Even though England’s Hammer Films was the undisputed leader in the vampire-movie business during the ’60s and ’70s, low-rent U.S. outfits including American International Pictures still ventured into the realm of bloodsuckers. For instance, AIP’s Count Yorga, Vampire did well enough to warrant a sequel, though it’s plain both films are feeble attempts at Americanizing the Hammer formula.
Written and directed by the singularly unimpressive George Kelljan, Count Yorga, Vampire takes place in modern-day California, where ancient European vampire Count Yorga (Robert Quarry) has taken up residence. For reasons that are never clear, Yorga works as a part-time mystic, so he’s introduced leading a séance for several young people. Then, after two séance participants drive the count home and get stuck on his property, Yorga attacks them. One of the victims, Erica (Judith Lang), shows wounds on her neck and develops monstrous behavior, such as eating her cat, so the heroes, led by stalwart Dr. Jim Hayes (Roger Perry), figure out Yorga must be a vampire. One of cinema history’s least exciting showdowns ensues, largely comprising an interminable scene of Dr. Hayes chatting with Yorga in order to keep the vampire awake until sunrise. Dull, talky, and unimaginative, Count Yorga, Vampire features such amateurish flaws as a high percentage of out-of-focus shots and some truly inept acting by second- and third-string cast members. That said, Quarry has an enjoyable way of injecting condescension into all of his line readings, and costar Michael Murphy—who later became a go-to actor for Woody Allen and Robert Altman—lends credibility to his scenes.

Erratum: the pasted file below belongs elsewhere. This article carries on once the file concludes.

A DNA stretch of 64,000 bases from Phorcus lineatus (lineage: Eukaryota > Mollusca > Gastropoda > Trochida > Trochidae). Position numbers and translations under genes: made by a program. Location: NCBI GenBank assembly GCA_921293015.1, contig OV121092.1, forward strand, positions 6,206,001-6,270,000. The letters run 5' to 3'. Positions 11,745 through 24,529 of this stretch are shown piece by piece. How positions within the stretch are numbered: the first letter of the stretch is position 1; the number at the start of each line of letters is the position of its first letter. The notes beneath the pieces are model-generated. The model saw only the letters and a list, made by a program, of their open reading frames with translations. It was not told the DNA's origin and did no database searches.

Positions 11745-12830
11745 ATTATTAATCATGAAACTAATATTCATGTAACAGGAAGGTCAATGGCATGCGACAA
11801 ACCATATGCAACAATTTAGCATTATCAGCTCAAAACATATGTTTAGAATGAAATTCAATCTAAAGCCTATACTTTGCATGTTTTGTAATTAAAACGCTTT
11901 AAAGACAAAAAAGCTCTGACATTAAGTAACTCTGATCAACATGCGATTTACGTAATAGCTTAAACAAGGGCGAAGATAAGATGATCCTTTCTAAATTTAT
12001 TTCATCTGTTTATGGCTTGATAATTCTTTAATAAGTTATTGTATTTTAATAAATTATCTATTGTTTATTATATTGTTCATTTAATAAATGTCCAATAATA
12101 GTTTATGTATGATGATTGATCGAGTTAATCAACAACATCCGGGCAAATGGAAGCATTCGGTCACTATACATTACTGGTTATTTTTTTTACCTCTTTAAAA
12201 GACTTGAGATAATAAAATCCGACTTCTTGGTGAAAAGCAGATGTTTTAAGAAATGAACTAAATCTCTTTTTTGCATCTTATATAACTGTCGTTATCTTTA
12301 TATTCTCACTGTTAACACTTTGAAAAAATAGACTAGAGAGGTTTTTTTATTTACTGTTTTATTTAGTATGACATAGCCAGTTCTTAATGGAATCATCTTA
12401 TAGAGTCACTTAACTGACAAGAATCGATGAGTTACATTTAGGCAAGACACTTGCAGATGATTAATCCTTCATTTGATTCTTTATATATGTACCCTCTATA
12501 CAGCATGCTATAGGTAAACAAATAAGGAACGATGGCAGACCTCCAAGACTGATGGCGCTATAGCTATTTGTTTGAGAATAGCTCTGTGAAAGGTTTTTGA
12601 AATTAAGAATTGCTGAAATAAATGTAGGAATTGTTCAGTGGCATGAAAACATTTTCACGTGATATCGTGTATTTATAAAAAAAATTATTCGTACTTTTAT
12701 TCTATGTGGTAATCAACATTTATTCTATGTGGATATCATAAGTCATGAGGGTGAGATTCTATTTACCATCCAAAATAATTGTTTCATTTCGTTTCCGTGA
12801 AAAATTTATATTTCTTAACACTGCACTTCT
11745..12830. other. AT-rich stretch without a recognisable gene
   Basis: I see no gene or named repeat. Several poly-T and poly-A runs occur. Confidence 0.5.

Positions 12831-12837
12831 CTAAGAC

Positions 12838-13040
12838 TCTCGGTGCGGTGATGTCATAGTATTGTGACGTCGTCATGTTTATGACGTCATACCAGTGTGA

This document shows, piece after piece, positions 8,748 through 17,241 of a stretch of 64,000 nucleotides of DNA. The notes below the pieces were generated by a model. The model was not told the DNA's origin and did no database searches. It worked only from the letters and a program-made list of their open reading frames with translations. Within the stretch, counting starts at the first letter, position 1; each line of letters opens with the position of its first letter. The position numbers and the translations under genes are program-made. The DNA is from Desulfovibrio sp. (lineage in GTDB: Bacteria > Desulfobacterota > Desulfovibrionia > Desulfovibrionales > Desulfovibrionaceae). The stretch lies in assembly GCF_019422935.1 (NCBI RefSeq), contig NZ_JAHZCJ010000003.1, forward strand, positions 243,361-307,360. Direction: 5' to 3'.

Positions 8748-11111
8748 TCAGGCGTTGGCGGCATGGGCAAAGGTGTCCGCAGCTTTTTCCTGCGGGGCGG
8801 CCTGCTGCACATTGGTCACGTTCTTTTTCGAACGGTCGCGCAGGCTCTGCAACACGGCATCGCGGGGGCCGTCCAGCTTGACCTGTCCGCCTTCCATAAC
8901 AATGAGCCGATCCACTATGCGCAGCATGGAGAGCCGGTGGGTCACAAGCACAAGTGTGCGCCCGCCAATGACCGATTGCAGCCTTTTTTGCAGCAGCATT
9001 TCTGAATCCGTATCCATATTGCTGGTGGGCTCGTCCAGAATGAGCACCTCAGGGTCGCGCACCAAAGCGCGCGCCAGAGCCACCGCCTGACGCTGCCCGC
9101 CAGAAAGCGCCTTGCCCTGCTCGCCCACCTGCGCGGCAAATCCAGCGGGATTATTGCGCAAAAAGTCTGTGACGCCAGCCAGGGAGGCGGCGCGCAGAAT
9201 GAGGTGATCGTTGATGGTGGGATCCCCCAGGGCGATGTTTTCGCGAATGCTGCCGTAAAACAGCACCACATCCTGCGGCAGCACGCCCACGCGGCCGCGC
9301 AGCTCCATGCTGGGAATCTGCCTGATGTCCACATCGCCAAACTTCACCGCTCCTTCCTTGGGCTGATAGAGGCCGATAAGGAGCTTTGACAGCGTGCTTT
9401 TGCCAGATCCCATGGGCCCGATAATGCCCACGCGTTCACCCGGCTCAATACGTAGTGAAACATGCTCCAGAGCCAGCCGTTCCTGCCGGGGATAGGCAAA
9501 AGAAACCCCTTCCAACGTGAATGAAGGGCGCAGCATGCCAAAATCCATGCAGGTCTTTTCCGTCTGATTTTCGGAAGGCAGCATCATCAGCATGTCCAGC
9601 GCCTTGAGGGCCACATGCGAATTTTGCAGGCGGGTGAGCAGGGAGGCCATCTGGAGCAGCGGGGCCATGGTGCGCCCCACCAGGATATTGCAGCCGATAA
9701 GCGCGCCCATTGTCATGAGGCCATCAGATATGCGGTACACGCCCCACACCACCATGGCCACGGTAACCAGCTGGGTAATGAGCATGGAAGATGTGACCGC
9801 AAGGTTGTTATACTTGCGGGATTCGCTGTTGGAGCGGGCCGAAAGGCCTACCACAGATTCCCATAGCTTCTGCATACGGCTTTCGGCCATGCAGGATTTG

The Return of Count Yorga shows considerable improvement in the areas of acting, since even the bit players are competent this time, and cinematography, since future Jaws cinematographer Bill Butler generates the visuals. Alas, the pacing and storyline of the sequel—once again directed by Kelljan—are as lifeless as those of the first picture. Set at a coastal orphanage and a nearby castle, which happens to be Yorga’s new crash pad, the movie offers a feeble explanation for the titular vampire’s revival following the climax of the first picture. Yorga becomes infatuated with a pretty orphanage employee, Cynthia (Mariette Hartley), so he and his vampire brides slaughter Cynthia’s family, and then Yorga hypnotizes Cynthia into believing her relatives are traveling while she “recuperates” in his castle. Meanwhile, cops and a friendly neighborhood priest discover what’s really happening. After lots and lots of preliminary chit-chat, the good guys converge on Castle Yorga to effect a rescue. Oddly, several cast members from Count Yorga, Vampire appear in the sequel, though many of them play different roles.
While many sequences in The Return of Count Yorga are almost unbearably boring, redeeming qualities appear periodically. Hartley is appealingly earnest, future Poltergeist star Craig T. Nelson shows up in a smallish role as a cop, cameo player George Macready does a fun bit as some sort of aging voodoo-hippie scholar, and Quarry elevates his performance style to full-on camp. Butler’s moody imagery helps a great deal, though his work is stronger during evocative exterior scenes than during the interior scenes that Kelljan orchestrates clumsily.
Count Yorga, Vampire: FUNKY
The Return of Count Yorga: FUNKY